During the first half of the present century, Radium, a naturally occurring radioactive element, was mixed with phosphors and applied in the manner of a pigment to produce self-luminous paints. Such paints were widely used where a degree of visibility in low light or dark conditions was required. While the development was initially spurred by military applications, the technique was adapted to many other uses, even to the point of being used on the faces of wrist watches and clocks marketed to the general public. Unfortunately, cancers began to appear among workers who applied the Radium activated self-luminous paints and it was soon determined that Radium was the cause. Though painting techniques were improved to the point where unacceptable risks could be avoided, growing concerns about radiation and radioactive materials eventually resulted in a halt to the production of new devices using Radium activated self-luminous paints. Concurrently other less dangerous radioisotopes were also found to be effective in activating such paints, the most recent to enjoy fairly wide use being Tritium.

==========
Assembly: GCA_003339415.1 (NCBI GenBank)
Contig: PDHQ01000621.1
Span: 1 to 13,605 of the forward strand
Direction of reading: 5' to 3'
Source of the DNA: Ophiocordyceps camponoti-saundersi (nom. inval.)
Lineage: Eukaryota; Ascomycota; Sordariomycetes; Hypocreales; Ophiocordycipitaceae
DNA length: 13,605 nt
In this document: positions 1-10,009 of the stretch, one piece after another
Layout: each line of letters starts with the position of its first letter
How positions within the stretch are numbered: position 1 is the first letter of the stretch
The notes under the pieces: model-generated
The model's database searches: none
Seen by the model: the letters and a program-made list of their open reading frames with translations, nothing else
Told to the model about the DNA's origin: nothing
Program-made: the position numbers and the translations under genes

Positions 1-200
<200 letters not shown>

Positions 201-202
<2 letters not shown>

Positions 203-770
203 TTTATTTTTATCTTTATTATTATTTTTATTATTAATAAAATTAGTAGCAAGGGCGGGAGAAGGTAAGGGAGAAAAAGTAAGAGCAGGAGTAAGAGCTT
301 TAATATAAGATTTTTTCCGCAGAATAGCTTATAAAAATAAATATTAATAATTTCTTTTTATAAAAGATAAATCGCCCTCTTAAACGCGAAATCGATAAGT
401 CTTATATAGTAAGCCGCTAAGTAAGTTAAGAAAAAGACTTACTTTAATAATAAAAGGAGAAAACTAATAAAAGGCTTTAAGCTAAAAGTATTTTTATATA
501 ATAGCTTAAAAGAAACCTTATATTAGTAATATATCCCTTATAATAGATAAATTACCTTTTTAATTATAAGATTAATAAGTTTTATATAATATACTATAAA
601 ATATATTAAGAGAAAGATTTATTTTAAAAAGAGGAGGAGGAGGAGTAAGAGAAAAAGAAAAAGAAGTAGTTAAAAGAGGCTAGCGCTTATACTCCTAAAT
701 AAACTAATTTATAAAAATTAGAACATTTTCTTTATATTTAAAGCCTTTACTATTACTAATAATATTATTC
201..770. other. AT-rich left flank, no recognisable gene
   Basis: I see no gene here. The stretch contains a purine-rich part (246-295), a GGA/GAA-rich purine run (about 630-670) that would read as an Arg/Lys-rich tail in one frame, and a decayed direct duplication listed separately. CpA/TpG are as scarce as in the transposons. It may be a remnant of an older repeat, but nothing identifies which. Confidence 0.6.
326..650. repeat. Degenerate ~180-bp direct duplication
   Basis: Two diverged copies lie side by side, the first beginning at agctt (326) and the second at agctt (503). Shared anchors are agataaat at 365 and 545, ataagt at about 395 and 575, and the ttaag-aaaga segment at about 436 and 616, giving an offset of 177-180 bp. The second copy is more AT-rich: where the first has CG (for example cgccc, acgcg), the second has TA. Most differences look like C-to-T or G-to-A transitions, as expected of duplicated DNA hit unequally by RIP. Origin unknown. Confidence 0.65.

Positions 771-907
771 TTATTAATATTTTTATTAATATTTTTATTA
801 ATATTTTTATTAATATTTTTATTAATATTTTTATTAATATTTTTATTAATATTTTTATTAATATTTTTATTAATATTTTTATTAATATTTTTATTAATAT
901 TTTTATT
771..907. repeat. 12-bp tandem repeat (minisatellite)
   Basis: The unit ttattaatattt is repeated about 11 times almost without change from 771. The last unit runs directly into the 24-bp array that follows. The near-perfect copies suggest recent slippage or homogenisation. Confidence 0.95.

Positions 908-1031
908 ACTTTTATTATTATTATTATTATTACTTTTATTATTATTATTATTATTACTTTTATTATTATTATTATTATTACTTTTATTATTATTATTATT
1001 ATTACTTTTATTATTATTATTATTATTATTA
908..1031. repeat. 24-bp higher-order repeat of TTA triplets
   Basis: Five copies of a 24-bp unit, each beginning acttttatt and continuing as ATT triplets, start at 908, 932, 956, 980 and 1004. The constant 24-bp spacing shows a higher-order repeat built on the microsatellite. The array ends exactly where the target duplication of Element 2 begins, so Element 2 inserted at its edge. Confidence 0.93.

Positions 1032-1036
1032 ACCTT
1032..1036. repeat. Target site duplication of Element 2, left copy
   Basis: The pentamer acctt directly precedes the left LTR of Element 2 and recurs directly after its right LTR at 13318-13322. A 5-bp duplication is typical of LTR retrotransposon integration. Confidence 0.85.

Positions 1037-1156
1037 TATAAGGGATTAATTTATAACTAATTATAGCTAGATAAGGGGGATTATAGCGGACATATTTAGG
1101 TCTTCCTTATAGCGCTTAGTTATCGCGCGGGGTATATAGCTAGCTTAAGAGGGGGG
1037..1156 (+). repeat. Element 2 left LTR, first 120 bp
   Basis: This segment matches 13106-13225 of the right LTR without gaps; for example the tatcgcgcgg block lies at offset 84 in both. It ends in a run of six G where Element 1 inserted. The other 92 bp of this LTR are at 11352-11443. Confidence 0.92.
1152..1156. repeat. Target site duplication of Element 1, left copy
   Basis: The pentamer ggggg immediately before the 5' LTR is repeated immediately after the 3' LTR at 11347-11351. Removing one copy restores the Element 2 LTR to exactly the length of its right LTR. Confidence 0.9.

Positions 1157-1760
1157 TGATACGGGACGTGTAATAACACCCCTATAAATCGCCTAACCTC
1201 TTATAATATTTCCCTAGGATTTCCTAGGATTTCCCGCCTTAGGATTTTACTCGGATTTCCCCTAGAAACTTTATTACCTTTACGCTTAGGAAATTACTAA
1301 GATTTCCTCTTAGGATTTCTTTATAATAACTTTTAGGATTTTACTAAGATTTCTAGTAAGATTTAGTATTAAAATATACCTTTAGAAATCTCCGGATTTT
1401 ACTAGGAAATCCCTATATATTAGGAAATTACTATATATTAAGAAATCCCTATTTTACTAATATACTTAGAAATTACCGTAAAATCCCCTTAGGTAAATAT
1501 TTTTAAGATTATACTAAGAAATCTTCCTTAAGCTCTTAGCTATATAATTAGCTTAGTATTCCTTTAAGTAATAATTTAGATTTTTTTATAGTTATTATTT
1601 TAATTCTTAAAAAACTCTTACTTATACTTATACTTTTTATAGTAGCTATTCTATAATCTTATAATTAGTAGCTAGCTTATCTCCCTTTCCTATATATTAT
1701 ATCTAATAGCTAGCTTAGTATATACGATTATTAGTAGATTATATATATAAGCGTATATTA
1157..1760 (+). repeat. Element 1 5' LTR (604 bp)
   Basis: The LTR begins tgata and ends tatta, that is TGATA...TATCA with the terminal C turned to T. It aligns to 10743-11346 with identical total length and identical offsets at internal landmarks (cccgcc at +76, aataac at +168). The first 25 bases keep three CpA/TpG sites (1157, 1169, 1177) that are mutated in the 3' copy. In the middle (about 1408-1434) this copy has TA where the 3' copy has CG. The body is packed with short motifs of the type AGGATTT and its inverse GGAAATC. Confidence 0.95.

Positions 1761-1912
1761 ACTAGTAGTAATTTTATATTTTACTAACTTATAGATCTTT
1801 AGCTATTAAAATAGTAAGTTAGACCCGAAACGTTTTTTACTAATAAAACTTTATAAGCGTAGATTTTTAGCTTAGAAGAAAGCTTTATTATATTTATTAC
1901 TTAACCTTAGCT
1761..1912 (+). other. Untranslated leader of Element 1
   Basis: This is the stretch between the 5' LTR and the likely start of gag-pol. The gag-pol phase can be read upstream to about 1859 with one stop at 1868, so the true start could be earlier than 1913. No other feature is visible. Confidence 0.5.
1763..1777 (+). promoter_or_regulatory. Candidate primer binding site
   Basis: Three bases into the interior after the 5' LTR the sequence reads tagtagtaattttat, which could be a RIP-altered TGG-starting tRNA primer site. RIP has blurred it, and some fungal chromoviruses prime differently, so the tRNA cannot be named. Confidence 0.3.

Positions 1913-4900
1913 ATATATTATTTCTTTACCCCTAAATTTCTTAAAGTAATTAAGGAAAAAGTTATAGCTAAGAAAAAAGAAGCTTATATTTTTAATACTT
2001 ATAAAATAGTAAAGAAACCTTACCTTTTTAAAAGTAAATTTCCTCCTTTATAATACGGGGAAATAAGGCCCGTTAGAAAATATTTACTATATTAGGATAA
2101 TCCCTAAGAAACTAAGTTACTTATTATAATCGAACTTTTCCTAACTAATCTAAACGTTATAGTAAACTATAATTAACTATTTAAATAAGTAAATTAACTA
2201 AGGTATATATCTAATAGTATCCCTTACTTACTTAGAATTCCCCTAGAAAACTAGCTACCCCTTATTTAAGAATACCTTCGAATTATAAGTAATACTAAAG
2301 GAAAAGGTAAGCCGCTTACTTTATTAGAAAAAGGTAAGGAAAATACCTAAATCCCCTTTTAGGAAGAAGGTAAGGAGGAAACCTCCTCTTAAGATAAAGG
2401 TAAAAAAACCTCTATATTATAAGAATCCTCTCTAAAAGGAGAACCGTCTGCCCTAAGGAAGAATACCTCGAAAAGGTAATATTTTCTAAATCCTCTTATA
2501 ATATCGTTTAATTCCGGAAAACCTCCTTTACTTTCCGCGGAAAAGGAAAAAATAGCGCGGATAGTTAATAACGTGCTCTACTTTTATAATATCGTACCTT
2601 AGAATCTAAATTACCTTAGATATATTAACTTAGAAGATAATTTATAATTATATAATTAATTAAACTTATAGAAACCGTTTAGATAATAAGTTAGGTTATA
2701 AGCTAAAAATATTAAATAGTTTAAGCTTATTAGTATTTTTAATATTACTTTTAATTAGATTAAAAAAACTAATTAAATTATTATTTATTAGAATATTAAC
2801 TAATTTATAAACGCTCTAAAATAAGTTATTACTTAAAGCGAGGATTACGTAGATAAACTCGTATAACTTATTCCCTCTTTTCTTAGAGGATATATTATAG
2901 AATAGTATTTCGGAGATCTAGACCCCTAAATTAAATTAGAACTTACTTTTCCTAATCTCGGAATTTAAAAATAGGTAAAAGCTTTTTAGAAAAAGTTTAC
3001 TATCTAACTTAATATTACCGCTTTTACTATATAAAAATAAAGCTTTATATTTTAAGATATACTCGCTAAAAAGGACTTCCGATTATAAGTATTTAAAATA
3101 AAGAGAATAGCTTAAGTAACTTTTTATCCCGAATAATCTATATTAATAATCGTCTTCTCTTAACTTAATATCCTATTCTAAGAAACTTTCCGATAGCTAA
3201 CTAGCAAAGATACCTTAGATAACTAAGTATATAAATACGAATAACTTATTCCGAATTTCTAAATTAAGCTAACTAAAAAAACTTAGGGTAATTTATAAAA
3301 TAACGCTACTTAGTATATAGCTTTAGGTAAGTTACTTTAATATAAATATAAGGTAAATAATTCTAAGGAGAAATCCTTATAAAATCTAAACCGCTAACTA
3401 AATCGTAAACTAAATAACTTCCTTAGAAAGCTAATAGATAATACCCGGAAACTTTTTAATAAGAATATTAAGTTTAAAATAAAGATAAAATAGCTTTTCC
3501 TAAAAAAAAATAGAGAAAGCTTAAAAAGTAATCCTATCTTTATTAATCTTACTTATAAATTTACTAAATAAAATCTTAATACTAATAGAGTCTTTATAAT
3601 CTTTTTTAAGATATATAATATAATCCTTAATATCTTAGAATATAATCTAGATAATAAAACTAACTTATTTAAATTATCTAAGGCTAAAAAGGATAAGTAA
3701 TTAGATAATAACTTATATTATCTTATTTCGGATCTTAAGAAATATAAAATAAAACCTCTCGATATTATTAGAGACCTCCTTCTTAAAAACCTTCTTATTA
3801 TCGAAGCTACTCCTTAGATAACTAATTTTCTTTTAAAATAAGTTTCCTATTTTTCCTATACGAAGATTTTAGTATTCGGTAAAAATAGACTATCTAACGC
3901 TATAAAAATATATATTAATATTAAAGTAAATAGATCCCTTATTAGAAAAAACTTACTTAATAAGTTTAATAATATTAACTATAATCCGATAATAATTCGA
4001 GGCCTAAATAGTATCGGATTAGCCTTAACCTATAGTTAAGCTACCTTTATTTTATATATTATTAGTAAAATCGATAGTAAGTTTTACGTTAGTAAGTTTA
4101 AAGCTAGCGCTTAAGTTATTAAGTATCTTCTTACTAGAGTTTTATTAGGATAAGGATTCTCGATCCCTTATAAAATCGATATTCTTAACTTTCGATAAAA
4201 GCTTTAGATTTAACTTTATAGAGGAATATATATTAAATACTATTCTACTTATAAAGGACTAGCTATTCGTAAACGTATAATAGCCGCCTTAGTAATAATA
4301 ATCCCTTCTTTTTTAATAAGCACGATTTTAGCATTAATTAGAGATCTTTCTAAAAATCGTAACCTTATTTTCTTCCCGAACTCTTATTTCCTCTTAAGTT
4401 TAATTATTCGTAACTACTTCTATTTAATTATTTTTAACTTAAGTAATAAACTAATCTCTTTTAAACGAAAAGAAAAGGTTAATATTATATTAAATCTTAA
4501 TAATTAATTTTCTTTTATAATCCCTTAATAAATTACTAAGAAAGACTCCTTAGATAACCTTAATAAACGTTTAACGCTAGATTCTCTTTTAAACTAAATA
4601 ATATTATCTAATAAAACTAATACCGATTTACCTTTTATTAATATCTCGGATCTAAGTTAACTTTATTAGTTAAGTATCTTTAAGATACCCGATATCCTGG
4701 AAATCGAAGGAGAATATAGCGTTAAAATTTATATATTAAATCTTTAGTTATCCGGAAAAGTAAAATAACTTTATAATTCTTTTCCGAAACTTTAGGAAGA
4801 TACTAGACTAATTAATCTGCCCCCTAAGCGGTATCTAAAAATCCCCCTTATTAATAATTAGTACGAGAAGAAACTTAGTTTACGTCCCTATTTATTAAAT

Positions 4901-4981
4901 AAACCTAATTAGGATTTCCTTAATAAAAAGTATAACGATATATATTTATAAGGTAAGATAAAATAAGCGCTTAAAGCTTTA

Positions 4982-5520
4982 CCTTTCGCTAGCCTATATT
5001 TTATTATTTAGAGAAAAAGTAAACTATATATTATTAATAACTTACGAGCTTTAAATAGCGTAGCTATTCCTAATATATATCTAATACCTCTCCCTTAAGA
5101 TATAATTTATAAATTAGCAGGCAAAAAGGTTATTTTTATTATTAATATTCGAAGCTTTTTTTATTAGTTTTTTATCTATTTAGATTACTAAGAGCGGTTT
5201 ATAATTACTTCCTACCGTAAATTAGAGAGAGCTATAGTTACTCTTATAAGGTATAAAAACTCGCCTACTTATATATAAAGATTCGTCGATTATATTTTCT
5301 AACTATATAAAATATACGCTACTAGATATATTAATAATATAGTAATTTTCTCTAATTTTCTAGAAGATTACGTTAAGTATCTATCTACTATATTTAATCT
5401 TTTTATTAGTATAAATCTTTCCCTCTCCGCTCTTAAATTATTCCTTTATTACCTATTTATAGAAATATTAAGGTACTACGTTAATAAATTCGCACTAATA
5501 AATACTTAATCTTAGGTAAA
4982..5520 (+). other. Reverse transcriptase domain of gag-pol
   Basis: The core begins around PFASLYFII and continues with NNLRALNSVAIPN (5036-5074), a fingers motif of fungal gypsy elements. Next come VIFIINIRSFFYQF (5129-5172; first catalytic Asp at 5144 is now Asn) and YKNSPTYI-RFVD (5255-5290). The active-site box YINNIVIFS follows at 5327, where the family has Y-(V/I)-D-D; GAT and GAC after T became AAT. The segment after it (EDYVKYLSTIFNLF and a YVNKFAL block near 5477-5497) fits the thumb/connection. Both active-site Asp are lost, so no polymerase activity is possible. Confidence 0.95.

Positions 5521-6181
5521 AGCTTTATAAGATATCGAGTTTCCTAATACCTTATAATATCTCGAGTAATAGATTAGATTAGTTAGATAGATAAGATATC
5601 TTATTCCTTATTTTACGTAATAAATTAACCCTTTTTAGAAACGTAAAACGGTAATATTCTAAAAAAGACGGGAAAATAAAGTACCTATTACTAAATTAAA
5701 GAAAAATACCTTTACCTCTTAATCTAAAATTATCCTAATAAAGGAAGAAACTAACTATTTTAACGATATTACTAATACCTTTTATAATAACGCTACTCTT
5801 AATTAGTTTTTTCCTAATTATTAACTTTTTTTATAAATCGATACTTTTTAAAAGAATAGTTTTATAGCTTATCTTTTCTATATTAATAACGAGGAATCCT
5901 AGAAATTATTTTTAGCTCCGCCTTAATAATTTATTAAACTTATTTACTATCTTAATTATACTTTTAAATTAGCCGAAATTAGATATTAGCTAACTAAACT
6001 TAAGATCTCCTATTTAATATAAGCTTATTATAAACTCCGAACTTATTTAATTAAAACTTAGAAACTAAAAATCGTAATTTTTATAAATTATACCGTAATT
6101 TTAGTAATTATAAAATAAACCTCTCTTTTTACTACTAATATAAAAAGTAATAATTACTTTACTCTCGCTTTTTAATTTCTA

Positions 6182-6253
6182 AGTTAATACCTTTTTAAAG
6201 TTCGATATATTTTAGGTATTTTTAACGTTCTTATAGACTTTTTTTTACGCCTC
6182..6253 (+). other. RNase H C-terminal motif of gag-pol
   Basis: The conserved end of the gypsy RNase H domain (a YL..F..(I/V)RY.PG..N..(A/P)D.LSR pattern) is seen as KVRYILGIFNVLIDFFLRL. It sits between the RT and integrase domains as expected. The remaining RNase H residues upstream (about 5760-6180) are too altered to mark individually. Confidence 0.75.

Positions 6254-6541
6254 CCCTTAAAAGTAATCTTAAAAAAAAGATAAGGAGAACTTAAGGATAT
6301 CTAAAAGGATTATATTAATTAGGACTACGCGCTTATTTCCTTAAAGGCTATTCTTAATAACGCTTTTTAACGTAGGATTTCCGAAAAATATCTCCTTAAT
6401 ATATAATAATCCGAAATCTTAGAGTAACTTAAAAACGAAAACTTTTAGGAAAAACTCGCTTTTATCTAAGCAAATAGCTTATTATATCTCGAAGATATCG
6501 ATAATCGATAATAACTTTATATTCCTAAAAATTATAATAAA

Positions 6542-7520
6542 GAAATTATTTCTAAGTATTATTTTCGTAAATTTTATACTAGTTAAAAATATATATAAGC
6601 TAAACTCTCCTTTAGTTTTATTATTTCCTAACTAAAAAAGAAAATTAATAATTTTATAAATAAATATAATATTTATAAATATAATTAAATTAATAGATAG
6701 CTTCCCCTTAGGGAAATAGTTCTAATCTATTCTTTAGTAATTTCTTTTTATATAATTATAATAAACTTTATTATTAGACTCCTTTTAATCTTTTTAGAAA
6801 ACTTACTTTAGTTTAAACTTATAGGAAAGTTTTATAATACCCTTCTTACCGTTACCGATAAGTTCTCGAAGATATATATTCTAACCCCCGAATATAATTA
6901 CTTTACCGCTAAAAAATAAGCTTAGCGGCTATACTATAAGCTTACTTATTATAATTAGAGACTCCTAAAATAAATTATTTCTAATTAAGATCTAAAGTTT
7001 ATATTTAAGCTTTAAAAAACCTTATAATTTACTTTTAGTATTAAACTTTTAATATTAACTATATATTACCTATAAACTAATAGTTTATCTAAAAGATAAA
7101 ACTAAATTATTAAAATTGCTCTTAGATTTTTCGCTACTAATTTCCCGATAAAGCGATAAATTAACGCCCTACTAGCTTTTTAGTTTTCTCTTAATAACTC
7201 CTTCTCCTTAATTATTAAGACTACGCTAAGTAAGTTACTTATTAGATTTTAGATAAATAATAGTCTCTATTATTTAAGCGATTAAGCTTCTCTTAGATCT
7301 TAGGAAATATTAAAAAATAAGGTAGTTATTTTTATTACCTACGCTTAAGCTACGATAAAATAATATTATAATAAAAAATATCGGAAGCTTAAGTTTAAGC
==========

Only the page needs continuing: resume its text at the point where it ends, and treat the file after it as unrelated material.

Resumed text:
One of the tasks routinely carried out today in aviation instrument shops is to refurbish used instruments. From time to time this might involve scraping off and repainting dial faces or indicator needles and pointers. Concerns were raised that these might have been originally painted with Radium activated self-luminous paints and that the workers and shop might have become contaminated with radioactive dust.
RHSC carried out measurements to establish whether or not there was any significant contamination of the instrument shops and provided recommendations to preclude even minute levels of contamination or the spread of tiny quantities of Radium or other similarly used radioisotopes.